Chapter 6. Time Signals

The Time module from the standard library defines functions and signals related to working with time. Elm defines the Time type as an alias for Float. A value of that type denotes a given number of milliseconds. However, we do not have to remember that the time values are expressed in milliseconds. The Time modules provides functions returning units of time: millisecond, second, minute, hour. You can multiply their results by a given number to get the requested duration:

> import Time exposing (..)
> millisecond
1 : Float
> 2*second
2000 : Float
> 4*minute
240000 : Float
> hour
3600000 : Float

There are also functions which convert values in the opposite direction:

> inSeconds 2000
2 : Float
> inMinutes 90000
1.5 : Float
> inHours 7200000
2 : Float
> inMilliseconds 4
4 : Float

Besides the above functions, the Time module defines functions which create time related signals. The TimeSignals.elm program (a working example is available here: TimeSignals.html), presents a few examples of their use.

File TimeSignals.elm:
module TimeSignals where

import Graphics.Element exposing (down, flow, leftAligned)
import List exposing (map)
import Mouse
import Signal exposing ((~), (<~))
import Text exposing (fromString)
import Time exposing (delay, every, fps, fpsWhen, second, since, timestamp)

showsignals a b c d e f =
    flow down <|
        map (fromString >> leftAligned) [
                    "every (5*second): " ++ toString a,
                    "since (2*second) Mouse.clicks: " ++ toString b,
                    "timestamp Mouse.isDown: " ++ toString c,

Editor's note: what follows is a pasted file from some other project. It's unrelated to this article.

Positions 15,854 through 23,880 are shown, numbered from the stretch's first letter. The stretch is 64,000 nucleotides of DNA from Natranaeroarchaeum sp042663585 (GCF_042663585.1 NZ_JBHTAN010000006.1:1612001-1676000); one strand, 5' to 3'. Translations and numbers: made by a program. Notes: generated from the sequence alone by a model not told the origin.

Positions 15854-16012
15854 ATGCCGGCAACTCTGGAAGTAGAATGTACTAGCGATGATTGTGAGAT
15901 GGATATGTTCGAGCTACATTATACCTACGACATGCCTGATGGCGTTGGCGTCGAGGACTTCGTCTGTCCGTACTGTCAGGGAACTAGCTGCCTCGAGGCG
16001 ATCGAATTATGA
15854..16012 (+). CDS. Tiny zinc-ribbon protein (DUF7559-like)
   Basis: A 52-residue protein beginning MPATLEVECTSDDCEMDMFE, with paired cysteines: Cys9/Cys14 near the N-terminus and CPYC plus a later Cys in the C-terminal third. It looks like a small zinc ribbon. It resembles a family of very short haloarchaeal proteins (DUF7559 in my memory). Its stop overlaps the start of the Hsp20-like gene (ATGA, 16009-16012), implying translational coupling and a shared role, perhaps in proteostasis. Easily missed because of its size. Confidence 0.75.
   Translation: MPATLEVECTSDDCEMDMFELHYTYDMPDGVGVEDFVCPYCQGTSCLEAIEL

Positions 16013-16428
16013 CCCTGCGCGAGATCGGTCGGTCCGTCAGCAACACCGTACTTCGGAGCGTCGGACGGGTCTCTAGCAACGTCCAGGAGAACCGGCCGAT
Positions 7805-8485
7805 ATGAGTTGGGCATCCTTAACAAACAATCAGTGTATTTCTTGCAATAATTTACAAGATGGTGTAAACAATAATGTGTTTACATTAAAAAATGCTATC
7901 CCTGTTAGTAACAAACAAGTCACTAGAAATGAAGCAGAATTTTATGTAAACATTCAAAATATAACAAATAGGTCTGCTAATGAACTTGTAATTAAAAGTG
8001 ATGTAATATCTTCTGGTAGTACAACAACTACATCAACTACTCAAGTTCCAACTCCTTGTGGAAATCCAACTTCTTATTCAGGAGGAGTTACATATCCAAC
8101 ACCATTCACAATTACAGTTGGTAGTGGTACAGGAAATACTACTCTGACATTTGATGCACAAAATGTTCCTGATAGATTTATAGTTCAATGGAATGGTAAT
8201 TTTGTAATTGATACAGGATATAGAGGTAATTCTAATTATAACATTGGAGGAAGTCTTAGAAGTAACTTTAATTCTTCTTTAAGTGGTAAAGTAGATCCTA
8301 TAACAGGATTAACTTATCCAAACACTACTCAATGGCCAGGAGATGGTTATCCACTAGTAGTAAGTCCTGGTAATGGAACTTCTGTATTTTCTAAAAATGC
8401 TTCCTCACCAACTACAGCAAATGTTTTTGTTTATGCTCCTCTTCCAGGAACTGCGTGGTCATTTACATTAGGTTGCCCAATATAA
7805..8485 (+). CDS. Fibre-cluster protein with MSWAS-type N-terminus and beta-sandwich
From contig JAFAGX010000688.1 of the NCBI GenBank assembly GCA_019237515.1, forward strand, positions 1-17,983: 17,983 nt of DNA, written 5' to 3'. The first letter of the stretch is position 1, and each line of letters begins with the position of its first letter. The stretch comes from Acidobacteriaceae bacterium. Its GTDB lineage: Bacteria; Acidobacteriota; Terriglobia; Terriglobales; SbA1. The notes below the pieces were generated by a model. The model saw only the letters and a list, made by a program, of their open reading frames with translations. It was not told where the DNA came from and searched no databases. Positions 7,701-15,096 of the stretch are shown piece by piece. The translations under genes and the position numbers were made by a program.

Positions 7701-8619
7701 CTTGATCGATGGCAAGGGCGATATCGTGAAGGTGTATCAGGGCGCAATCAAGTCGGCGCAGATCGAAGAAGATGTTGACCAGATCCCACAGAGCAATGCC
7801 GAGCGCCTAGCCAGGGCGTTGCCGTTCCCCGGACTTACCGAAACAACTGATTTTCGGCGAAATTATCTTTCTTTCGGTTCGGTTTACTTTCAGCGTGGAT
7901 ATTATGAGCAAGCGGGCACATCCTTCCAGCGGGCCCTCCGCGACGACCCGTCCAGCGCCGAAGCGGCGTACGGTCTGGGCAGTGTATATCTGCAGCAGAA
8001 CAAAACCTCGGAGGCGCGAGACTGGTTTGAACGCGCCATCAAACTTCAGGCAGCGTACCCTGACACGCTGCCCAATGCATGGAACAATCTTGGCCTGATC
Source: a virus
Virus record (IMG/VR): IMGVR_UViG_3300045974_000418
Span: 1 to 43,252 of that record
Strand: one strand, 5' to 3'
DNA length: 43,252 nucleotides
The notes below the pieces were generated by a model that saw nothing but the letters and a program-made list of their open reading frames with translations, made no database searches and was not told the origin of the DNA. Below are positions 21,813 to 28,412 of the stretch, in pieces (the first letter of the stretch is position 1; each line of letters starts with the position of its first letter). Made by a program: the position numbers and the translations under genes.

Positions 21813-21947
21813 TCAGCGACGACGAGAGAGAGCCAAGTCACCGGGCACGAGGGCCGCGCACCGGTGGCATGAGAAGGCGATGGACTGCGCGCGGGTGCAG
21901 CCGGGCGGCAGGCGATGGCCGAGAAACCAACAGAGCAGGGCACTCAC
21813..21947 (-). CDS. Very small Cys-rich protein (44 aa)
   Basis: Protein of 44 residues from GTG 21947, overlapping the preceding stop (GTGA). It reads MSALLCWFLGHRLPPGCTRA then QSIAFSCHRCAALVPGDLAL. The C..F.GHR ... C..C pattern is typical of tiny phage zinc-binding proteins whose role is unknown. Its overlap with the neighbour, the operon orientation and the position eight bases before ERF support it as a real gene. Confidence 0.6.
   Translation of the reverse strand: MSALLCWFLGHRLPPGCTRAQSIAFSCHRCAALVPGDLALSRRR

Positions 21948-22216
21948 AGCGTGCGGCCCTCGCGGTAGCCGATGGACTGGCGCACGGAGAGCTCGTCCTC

"delay second Mouse.position: " ++ toString d,
                    "fps 200: " ++ toString e,
                    "fpsWhen 200 Mouse.isDown: " ++ toString f

main = showsignals
           <~ every (5*second)
           ~ since (2*second) Mouse.clicks
           ~ timestamp Mouse.isDown
           ~ delay second Mouse.position
           ~ fps 200
           ~ fpsWhen 200 Mouse.isDown

The first signal, every second, outputs the current timestamp every 5 seconds.

The second signal is a boolean one, that is True for 2 seconds after every mouse click. The since function takes a Time value t and another signal and outputs a Boolean signal which is true during time t after every event from the input signal.

The third signal outputs pairs of values: the first element of the pair is the current timestamp, and the second one is the value of the Mouse.isDown signal.

The fourth signal outputs Mouse.position delayed by one second. The delay function takes a Time value and a signal, and creates another signal which outputs the same events as the input signal, but delayed by the given time.

The fifth signal outputs events as fast as possible, but no more than 200 per second (on fast computers it will be approximately 200 events per second, but on slower computers it may be less than that). The value emmitted as each event is the time difference between the time the current event is emitted and the time the previous event was emitted.

The last signal is like the previous one, but it only emits events when the mouse button is pressed.

The next chapter presents an example program that is using one of the functions presented above.

Elm by Example. Copyright © Grzegorz Balcerek 2015.
This work is licensed under a Creative Commons Attribution-ShareAlike 4.0 International License.